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-   -   Best all around rod for distance (http://littleriveroutfitters.com/forum/showthread.php?t=15810)

Rodonthefly 01-16-2012 03:13 PM

Best all around rod for distance
 
Ok, after thinning my rod collection I'm about ready for a big boy rod ;). Those that know me, know that I fish mostly large waters. So I'm looking for something powerfull enough to cast 70+ feet all day and not feel it the next day. I was thinking along the lines of a 9' 5wt but also would like to hear pros and cons on say a 9'6" as well in the 5 wt line up. So if you all would please feel free to add your comments on these rods I have listed.

Sage One

Sage Z Axis

Hardy Zenith


Feel free to add others.

Heavynets 01-16-2012 03:41 PM

For all day distance casting it's going to be hard to beat a two-handed rod. I use a 7 wt switch rod that I built on a Batson Rainshadow blank. It has become my goto rod. A 5 or 6 wt would probably be a better all around rod. Redington, Beulah and Sage make some excellent switch rods.

DarrinG 01-17-2012 02:34 AM

Casting 70 plus feet "all day", you're gonna feel it the next day no matter what rod you use (if you're not used to doing that all day, alot). Out of the rods you listed, the only one I have casted is the Z-Axis, and would be a good choice I would think. Or, I'd look for a used but in good condition Sage XP 9ft 6wt. Powerful rod. And on a tighter budget, look at a TFO TiCr-X. I'll tell ya, those X rods got some horsepower. A little heavier swing weight, but man, they can flat throw some line with ease. Impressive when it comes to raw power and zinging line thru the guides.

Randy Ratliff 01-17-2012 08:46 AM

..........

MadisonBoats 01-17-2012 09:12 AM

Rod,
I guess my input would be similar to the other responders. What are you going to be throwing and how are you going to fish it?

I believe about any rod will throw out to 70' with its correct line weight and with most flies.

I am not that experienced with throwing streamers all day; but, that seems to give me some arm trouble after a couple hours.:redface:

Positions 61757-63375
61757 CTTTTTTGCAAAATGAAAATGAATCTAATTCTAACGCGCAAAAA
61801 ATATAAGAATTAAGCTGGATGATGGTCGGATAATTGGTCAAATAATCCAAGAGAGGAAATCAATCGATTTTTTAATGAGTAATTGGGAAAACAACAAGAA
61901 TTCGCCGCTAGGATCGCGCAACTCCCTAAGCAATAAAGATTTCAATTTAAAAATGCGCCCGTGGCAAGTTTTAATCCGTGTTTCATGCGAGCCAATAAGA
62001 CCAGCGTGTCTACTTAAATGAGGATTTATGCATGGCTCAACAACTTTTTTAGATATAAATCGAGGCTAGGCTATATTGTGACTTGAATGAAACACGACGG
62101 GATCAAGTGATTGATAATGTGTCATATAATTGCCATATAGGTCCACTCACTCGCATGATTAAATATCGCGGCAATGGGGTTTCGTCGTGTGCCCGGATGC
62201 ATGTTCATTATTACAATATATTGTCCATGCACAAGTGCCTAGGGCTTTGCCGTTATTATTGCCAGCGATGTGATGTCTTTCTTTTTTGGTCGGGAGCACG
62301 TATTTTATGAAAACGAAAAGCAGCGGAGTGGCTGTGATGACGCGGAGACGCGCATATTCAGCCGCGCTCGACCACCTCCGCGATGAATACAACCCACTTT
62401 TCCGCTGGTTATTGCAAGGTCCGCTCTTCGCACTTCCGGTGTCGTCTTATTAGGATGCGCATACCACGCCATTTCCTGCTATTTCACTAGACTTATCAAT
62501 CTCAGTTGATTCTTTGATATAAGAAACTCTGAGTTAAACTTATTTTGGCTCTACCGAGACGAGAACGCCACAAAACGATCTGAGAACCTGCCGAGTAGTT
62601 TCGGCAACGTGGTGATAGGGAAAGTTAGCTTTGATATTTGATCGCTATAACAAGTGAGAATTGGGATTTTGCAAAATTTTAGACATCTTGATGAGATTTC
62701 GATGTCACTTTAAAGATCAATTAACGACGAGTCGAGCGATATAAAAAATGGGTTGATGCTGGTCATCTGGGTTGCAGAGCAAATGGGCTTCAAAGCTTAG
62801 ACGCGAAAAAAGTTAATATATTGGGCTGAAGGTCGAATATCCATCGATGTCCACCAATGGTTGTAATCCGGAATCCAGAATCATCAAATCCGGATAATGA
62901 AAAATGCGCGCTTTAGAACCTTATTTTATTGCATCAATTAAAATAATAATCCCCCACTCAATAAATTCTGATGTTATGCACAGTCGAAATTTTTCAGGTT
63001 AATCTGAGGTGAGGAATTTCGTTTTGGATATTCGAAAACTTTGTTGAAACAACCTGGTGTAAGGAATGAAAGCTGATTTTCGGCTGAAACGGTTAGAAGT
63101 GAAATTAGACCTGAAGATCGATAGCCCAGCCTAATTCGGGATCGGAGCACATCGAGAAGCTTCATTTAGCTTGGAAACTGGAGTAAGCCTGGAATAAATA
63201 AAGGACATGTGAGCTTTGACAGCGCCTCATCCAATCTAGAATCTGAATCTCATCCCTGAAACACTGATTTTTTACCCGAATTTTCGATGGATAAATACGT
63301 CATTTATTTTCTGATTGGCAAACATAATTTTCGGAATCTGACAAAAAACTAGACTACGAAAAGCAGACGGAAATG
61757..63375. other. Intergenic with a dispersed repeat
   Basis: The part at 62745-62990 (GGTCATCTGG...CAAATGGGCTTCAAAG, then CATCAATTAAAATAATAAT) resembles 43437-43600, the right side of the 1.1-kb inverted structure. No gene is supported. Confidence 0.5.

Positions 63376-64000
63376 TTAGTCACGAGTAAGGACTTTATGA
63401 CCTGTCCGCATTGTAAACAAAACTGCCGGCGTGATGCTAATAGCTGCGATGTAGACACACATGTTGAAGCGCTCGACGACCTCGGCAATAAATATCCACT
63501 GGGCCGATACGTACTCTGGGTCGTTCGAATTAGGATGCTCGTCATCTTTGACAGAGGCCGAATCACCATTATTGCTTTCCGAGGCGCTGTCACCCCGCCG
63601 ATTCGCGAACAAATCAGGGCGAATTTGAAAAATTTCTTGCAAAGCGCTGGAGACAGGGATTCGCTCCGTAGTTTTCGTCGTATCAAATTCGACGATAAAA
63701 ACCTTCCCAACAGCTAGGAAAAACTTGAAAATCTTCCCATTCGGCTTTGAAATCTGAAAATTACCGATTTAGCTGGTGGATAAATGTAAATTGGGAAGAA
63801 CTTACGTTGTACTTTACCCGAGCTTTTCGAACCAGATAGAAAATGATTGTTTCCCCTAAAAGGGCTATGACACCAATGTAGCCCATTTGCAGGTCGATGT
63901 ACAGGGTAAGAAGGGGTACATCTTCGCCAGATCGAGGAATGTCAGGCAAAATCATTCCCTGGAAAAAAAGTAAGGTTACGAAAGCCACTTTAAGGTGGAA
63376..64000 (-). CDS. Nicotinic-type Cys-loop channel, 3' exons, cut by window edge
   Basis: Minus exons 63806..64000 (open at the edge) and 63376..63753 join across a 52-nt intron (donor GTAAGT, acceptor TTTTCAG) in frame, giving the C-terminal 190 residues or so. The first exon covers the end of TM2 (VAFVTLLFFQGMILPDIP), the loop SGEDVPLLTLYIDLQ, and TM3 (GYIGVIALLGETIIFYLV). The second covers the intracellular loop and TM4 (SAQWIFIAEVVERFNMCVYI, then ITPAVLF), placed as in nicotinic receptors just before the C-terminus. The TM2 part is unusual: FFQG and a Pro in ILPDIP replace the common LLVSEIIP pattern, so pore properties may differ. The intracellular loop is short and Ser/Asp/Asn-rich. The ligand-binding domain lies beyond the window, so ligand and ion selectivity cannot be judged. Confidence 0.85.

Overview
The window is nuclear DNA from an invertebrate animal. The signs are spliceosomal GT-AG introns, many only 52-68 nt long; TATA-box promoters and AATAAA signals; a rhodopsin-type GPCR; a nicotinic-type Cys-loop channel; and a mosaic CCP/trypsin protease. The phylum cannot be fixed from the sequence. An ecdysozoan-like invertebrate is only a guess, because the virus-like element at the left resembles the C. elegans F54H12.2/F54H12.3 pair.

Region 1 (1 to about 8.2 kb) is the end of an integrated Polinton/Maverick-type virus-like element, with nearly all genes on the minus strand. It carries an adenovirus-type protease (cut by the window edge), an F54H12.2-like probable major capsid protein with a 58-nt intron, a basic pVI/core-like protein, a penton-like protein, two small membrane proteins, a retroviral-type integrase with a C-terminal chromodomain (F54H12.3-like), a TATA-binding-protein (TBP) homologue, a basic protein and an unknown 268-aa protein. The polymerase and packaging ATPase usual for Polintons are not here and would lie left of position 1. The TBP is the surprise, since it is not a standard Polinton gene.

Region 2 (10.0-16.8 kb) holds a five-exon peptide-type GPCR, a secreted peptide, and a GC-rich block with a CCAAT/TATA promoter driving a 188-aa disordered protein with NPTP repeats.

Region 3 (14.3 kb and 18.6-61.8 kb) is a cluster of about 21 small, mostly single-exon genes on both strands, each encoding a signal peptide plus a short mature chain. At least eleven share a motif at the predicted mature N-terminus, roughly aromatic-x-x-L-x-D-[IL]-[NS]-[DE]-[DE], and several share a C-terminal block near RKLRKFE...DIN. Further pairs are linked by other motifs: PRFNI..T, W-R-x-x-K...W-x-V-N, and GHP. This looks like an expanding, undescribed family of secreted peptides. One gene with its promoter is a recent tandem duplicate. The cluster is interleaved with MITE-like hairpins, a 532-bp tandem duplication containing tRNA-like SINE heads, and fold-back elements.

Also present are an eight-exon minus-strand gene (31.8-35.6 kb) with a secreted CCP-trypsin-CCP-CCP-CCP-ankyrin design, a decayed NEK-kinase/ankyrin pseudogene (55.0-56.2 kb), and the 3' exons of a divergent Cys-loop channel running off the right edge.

narcodog 01-17-2012 10:35 AM

It's not the rod it's the caster. I have a friend that took my Cortland Enduro 10ft 4 wt and emptied the reel, he was able to do this time after time, without a fly attached.

billyspey 01-17-2012 01:54 PM

a 10 ft. lommis glx classic in 4 wt. would be ideal but good luck finding one . lommis nrx or a sage one.

Corbo 01-25-2012 06:35 PM

Hmmmm?

IMO the rod doesn't matter so much as technique.... a good snap to a good stop and a subtle haul at the appropriate moment.

The "pro casters" who demonstrate rods at shows for all the afore-mentioned companies CHEAT by underlining the rod so they can carry more line in the back cast. Typically they reduce by two line weights which makes the rod cast poorly (not load much) on short casts with less accuracy but this strategy makes the rod look like a real cannon. Very impressive at shows but then again they don't tell they are cheating when they show off!

I have won many nice Orvis rods up in Maine in distance casting tournaments by underlining and double hauling... backing flies out the rod tip if it doesn't tangle.

Rods are designed for the "weight" of the line over say the first 30 or 40 feet of line (what most people will "carry" on their back cast for a long cast).... rods are not designed to carry 70 feet on the back cast as they would be too stiff and un=manageable for most fishing.

Too much line (weight) on the back cast can make the rod go "soft" or piss out and not have the backbone necessary to blast out the fore cast.

<amy people find the new "super" rods have horrible accuracy up close and it's because they are tip action and roo stiff so OVER LINING can correct the problem.

I seriously believe many rod makers sell 6 weights but represent them as five weights.

If you have several different reels, lines and rods try under-lining and experimenting.... also clean & dress the line.

The weight of the line is what will wear you out as opposed to the weight of the rod/reel.

BTW.... I have an Orvis 12 weight for sale with anti-reverse DXR and it won't wear you out for at least an hour even when you cast umbrella rigs.

Knothead 01-26-2012 11:06 AM

corbo, very interesting information. Thanks. I underline a 7 wt. bamboo rod with 6 wt. to stiffen the action. Could probably go down to 5 wt.

waterwolf 01-27-2012 08:22 AM

Others have made some very good points, and 70 feet is not that far to cast in reality. The problem with 70 feet is effectively fishing with that much distance between you and the fly. Drag becomes a huge issue, and getting good hook sets as well.

From what I know about you Rod is you fish the Clinch primarily, and if you are looking a for a rod to handle "clinch distances" then I would look at a 9' 5wt. Z-Axis or One.

I fish a 9' 4 wt SP or Z-Axis on the Clinch every time I am out, and can cast as far as anyone on the river with it. However, that is just me, needless to say I might have a little different skill set then the majority of others on the river.

That is the reason I usually suggest and always suggest others stick with a 9' 5 wt, and it should do everything you need it to.

I would not look at the 9' + rods, when you add extra graphite they get clunky and heavy in the hand. I have never been a fan, and the longer rods are more useful for mending then they are distance casting IMO.


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